Issuing what he termed a "call to action to horsemen and all of the racing community," New York Racing Association president and chief executive officer Charles Hayward asked horsemen for their cooperation in lobbying Gov. George Pataki for immediate permission to install and operate 4,500 video lottery terminals that have been delayed at Aqueduct.
Concerned Citizens for Saratoga Racing, a group that includes several prominent horsemen, has called on the state to make continuation of spring and fall training in Saratoga Springs, as well as submission of all expansion plans for Saratoga to local government for approval, required under the request for proposal to operate Saratoga, Aqueduct, and Belmont Park.
With ongoing declines in Thoroughbred breeding and racing in Ohio, and a possible November referendum for racetrack gaming in the state, organizers of this year's Midwest Regional sale said the industry has reached a "pivotal" point.
Supporters of video lottery terminals at the seven racetracks in Ohio have submitted 624,625 signatures to put the issue on the November ballot.
Supporters of video lottery terminals at Ohio's seven racetracks have collected 117,000 more signatures than needed to put the issue on the November ballot, though they must be validated.
Supporters of video lottery terminals at Ohio racetracks have started circulating petitions to put the issue on this year's November ballot.
Three groups seeking to legalize video lottery terminals at Ohio racetracks have decided to join forces rather than pursue their own ballot questions, which have generated conflict.
As Delaware Park begins its 69th season of Thoroughbred racing, management has announced a major Las Vegas-style expansion of the facility pending approval from New Castle County, where the track is located.
Ohio Attorney General Jim Petro has rejected requests of three groups seeking to put the issue of video lottery terminals at racetracks on the ballot this year.
The projected costs of the New York Racing Association's video lottery terminal casino keep soaring, and state officials are voicing renewed concerns about the delay in building the new gambling facility at Aqueduct racetrack.
A deal to provide a $20-million bailout to the New York Racing Association received Senate approval March 1 and heads to Gov. George Pataki for his signature.
New York state could reap at least $2.1 billion if it auctions off video lottery terminal franchises at Aqueduct and Belmont racetracks, sells the tracks now run by the New York Racing Association, and privatizes the six regional off-track betting corporations now scattered around the state.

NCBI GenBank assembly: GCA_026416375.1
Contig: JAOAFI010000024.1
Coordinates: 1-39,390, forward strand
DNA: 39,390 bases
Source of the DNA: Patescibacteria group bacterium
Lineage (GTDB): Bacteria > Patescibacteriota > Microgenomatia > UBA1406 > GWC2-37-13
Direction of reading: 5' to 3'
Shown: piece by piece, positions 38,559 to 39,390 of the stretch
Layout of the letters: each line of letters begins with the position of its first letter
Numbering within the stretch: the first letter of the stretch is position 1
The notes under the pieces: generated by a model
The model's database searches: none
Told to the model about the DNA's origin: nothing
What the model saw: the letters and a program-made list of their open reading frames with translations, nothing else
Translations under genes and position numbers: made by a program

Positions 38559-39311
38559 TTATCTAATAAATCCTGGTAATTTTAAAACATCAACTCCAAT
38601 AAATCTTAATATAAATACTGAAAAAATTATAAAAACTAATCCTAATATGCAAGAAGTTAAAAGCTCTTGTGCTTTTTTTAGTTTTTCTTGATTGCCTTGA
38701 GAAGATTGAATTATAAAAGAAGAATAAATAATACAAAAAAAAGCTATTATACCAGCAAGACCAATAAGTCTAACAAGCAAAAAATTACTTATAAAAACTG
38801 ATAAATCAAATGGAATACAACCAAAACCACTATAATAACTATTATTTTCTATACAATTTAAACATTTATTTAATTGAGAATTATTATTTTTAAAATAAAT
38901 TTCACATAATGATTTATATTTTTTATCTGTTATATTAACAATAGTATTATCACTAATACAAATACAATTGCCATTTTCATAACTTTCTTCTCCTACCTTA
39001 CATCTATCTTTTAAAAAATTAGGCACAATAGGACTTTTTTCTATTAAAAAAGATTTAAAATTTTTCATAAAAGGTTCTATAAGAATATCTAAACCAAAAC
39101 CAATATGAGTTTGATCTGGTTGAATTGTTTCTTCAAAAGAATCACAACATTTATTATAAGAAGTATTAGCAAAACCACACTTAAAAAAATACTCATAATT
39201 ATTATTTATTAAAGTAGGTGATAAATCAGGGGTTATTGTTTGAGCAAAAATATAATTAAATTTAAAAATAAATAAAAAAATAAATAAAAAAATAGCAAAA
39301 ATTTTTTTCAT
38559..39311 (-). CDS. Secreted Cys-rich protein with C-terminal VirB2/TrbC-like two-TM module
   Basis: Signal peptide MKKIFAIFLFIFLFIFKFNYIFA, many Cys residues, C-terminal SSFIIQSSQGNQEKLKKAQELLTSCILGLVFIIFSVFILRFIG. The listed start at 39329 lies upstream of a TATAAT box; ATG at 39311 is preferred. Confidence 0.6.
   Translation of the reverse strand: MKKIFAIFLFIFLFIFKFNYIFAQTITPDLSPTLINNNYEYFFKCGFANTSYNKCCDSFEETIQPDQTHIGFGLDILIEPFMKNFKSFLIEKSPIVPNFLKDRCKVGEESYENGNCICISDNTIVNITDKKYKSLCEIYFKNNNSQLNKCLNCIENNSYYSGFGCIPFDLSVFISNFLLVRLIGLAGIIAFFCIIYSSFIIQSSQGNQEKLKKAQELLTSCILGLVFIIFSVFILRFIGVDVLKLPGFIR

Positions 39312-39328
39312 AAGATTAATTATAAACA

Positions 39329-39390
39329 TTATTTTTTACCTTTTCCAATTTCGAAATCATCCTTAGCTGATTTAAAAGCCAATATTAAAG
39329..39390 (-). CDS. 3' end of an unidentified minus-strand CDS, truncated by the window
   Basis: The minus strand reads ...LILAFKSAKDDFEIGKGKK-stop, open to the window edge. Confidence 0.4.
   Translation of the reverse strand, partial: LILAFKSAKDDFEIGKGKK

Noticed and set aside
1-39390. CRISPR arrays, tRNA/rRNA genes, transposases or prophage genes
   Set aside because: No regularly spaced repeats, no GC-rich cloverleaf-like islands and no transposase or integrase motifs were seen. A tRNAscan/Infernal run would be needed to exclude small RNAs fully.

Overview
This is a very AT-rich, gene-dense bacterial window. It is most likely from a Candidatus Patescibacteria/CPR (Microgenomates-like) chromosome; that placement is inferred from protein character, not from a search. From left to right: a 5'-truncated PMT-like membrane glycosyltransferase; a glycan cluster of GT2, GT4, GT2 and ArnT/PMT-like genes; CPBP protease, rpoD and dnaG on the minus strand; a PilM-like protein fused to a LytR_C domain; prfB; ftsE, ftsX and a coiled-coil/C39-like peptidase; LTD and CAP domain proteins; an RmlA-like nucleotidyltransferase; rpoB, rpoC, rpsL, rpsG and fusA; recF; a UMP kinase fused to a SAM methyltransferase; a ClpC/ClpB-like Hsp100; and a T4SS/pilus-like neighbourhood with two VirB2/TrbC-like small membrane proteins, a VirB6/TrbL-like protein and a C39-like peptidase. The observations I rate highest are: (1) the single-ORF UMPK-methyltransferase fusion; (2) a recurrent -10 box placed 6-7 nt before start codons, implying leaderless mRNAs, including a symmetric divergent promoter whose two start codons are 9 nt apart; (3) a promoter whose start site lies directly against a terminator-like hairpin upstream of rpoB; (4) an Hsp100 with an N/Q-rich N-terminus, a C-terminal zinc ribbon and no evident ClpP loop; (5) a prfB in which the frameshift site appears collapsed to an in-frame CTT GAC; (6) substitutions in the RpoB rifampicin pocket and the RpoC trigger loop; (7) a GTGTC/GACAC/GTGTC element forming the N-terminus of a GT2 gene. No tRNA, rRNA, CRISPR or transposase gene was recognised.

Friends of New York Racing, formed to advocate a new economic model for the pari-mutuel industry in the state, believes backstretch health and welfare issues should be addressed as part of the selection process for the New York Racing Association franchise.
New York would add three additional casinos featuring video lottery terminals, which would be permitted to locate near the New York Racing Association's future Aqueduct racino, Gov. George Pataki proposed Jan. 17.
With construction set to start on a video lottery terminal casino at Aqueduct in late January, racetrack, the New York Racing Association is pushing the state of New York to provide an additional $20-million bailout before spring.
New York officials need to act quickly to launch a major overhaul of racing laws to help jumpstart the state's $1.4-billion Thoroughbred racing industry, Friends of New York Racing concluded in its year-end report on the status of pari-mutuel horse racing in the state.
A revenue-sharing deal for video lottery terminals at Aqueduct would give horsemen 7.5% of gross gaming revenue for the first three years, and breeders 1.25% for the first five years, once the devices are operating.
An Aug. 26 presentation on the status of the Kentucky lottery and a scholarship fund that derives money from it led to a call for more funding, even if it means legislators would have to approve expanded gambling to generate the revenue.
Thoroughbred interests in West Virginia are hopeful lawmakers will correct action that took revenue for a proposed breed development program at Mountaineer Race Track and Gaming Resort and shifted half of it to an incentive program for racing Greyhounds.
The New York Racing Association will be placed under the watchful eye of a state oversight panel, Gov. George Pataki announced June 23, while the bidding process for the rights to the franchise to operate NYRA's three tracks will be accelerated.
The New York Racing Association and MGM Mirage announced June 16 that they have formally entered into a deal in which the Las Vegas gambling company will develop and manage a new video lottery terminal casino at NYRA's Aqueduct racetrack.
Oklahoma may be less than two weeks away from having its first racetrack casino operation licensed, and a June 16 meeting should chart the course of on-track electronic gaming in the state.
New York Racing Association officials say they are rushing toward a new video lottery terminal revenue sharing deal with horsemen and breeders that would avoid the need for pending legislation at the state Capitol to reach a VLT agreement.
The regular session of the Texas legislature concluded without tossing so much as a crumb toward horse racing, but the state's racing industry remains hopeful lawmakers could soon consider video lottery terminals for racetracks.
Horsemen and breeders have turned to New York legislators to resolve a dispute over video lottery terminal revenue-sharing arrangements with racetracks.